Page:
Co-delivery nanosystem of epigallocatechin gallate and rutin for anticancer and antibacterial activities

Show simple item record Saha, Sarmistha Prajapati, Deepak Ratrey, Poonam Mishra, Abhijit
dc.coverage.spatial United States of America 2022-03-10T14:08:58Z 2022-03-10T14:08:58Z 2022-04
dc.identifier.citation Saha, Sarmistha; Prajapati, Deepak; Ratrey, Poonam and Mishra, Abhijit, "Co-delivery nanosystem of epigallocatechin gallate and rutin for anticancer and antibacterial activities", Journal of Drug Delivery Science and Technology, DOI: 10.1016/j.jddst.2022.103191, vol. 70, Apr. 2022. en_US
dc.identifier.issn 1773-2247
dc.description.abstract Although chemotherapy has successfully treated cancer to some extent, high doses, multiple drug resistance, undesirable toxic effects, and non-selective targeting are the major pitfalls. Nano drug materials have emerged as a promising method to improve the therapeutic benefit for extremely hydrophobic drugs, and nano-based combination therapy can potentially target these challenges. Here, an amphiphilic PEG-PCL diblock copolymer co-encapsulated with epigallocatechin-3-gallate and rutin nanorods within the range of 110 ± 15 nm and 26 ± 5.3 nm in length and width was developed as a combination therapy that synergistically combines features of anticancer and antibacterial activities. The drug release kinetics revealed that drug release from nanorods is due to anomalous diffusion with 77% of EGCG and 62% of rutin at lower pH 5.0 for a time period of 24 h. In vitro cytotoxicity assays against A549 human lung adenocarcinoma and HeLa cervical cancer cell lines showed that nanorods have a concentration-dependent synergistic effect in inducing intracellular reactive oxygen species (ROS) generation and cancer cell apoptosis by the up-regulation of caspase 9/3 activities. Confocal laser scanning microscopy further confirmed the potential internalization of nanorods into the cancer cells. Also, nanorods showed antibacterial effects against E. coli and S. aureus strains by cell membrane damage confirmed by time-killing kinetic studies and SEM analysis. Besides, hemolytic studies showed the biocompatibility of nanorods with human red blood cells. These findings hold promise for engineering multifunctional nanorods-based co-delivery systems targeting cancer and bacterial infections.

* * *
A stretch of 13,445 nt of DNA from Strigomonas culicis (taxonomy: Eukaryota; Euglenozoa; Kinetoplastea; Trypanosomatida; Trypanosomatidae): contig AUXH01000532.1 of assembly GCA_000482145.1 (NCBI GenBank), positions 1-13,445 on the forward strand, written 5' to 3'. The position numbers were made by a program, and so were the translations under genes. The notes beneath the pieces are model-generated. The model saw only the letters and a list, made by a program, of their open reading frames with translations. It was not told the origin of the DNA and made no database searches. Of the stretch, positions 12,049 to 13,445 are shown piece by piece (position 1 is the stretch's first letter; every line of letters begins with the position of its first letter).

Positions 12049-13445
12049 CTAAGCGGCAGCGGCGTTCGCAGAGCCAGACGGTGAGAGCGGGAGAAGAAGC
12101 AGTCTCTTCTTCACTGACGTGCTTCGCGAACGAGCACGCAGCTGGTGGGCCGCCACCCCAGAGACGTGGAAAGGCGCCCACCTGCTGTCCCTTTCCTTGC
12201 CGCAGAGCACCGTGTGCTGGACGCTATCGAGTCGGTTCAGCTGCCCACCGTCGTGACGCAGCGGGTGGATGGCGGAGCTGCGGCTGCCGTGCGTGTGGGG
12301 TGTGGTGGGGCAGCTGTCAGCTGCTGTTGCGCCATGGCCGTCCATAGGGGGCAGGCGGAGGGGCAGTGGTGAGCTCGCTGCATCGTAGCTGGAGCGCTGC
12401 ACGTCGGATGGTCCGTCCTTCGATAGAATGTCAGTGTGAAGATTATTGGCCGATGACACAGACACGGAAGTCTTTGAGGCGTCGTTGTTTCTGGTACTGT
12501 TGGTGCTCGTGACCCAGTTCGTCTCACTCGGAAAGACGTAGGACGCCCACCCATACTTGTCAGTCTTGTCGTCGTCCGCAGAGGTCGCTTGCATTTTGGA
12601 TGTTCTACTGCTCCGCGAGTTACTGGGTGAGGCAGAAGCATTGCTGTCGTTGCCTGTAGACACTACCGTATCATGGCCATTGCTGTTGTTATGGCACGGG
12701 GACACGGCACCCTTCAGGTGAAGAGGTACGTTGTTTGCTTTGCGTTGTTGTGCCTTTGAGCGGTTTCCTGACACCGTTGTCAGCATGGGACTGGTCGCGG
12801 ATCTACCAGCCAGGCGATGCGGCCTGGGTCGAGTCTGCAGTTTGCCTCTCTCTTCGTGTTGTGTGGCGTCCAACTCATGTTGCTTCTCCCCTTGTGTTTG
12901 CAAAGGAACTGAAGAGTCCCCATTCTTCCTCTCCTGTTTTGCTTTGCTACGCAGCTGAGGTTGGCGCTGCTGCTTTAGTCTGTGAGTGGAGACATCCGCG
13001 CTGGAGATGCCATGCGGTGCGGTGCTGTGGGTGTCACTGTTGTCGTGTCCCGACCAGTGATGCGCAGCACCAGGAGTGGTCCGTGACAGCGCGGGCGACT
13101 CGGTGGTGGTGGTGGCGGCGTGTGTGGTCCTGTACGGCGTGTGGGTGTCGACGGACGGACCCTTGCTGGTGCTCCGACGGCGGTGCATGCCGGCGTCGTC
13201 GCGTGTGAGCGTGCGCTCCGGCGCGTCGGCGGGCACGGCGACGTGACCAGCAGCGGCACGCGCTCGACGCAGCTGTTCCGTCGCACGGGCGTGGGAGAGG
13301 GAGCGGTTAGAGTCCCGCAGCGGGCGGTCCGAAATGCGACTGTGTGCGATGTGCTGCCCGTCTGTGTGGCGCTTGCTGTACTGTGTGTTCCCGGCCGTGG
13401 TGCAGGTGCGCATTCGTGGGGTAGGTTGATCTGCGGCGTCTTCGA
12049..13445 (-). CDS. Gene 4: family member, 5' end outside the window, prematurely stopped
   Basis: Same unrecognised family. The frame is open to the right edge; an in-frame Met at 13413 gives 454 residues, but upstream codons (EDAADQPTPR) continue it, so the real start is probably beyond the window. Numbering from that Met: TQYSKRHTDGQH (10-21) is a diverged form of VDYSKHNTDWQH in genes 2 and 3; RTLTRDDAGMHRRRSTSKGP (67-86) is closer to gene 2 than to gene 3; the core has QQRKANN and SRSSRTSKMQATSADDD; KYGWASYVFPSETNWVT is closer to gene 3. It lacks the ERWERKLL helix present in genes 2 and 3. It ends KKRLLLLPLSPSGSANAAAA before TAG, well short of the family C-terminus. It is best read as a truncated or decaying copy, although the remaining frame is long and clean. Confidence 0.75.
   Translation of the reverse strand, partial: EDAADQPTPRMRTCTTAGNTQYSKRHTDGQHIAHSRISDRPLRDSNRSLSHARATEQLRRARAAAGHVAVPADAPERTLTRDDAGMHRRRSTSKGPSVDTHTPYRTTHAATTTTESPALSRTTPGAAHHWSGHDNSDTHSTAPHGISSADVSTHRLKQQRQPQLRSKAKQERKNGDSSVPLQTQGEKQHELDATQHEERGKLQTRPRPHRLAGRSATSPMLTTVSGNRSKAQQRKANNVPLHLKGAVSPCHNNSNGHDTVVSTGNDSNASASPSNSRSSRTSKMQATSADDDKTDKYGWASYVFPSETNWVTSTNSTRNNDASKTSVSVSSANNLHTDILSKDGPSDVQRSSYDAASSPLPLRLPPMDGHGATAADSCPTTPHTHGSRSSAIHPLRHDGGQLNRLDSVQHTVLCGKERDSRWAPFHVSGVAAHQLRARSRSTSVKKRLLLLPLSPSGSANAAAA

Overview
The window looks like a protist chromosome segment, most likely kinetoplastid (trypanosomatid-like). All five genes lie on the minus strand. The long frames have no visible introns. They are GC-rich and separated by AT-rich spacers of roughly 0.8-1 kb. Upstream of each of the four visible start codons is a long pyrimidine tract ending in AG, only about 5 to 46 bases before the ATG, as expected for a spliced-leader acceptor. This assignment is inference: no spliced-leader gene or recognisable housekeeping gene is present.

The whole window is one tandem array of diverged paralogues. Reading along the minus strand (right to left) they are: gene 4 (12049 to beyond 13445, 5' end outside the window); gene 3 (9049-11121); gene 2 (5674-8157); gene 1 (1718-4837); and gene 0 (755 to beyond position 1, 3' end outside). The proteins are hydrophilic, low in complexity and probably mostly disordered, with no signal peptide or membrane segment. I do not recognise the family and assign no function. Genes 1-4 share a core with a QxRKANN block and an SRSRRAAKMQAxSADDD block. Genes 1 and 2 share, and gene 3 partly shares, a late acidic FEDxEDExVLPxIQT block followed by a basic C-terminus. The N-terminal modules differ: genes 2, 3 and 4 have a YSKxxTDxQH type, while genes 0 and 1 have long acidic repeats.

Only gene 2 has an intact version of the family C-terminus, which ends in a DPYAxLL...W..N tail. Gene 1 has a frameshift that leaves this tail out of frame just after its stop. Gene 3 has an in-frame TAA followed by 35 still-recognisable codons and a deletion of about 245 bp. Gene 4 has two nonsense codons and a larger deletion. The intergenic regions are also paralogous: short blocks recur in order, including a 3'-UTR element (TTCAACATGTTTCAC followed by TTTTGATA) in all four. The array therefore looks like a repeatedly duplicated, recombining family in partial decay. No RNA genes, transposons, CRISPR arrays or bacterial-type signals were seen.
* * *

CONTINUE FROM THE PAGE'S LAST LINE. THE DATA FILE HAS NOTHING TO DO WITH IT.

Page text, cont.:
dc.description.statementofresponsibility by Sarmistha Saha, Deepak Prajapati, Poonam Ratrey and Abhijit Mishra
dc.format.extent vol. 70
dc.language.iso en_US en_US
dc.publisher Elsevier en_US
dc.subject Nanorods en_US
dc.subject Epigallocatechin-3-gallate en_US
dc.subject Rutin en_US
dc.subject PEG-PCL polymer en_US
dc.subject Anticancer en_US
dc.subject Antibacterial en_US
dc.title Co-delivery nanosystem of epigallocatechin gallate and rutin for anticancer and antibacterial activities en_US
dc.type Article en_US
dc.relation.journal Journal of Drug Delivery Science and Technology

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